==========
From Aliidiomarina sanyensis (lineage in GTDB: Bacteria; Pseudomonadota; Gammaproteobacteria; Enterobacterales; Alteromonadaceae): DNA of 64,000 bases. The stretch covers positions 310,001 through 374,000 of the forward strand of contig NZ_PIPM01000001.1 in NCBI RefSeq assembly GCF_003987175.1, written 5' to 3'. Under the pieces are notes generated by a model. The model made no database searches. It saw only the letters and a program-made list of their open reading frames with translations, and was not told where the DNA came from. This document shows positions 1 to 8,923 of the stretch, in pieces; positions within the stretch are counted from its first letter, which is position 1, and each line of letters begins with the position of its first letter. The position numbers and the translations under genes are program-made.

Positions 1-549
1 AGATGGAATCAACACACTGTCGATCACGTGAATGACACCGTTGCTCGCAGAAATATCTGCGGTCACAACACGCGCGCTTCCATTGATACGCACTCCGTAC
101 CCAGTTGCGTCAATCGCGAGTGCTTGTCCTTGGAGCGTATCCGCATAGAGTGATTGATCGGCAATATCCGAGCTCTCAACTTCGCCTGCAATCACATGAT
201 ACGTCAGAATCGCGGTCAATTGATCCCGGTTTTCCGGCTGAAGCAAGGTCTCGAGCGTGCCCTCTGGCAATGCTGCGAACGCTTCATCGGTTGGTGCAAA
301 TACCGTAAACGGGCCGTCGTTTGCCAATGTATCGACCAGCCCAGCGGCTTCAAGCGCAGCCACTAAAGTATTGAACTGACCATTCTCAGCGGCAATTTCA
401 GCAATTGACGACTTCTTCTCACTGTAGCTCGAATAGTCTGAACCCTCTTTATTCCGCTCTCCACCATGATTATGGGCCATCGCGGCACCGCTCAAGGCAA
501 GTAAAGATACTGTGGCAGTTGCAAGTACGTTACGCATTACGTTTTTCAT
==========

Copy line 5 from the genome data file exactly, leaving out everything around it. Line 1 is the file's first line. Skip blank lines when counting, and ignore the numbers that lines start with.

201 ACGTCAGAATCGCGGTCAATTGATCCCGGTTTTCCGGCTGAAGCAAGGTCTCGAGCGTGCCCTCTGGCAATGCTGCGAACGCTTCATCGGTTGGTGCAAA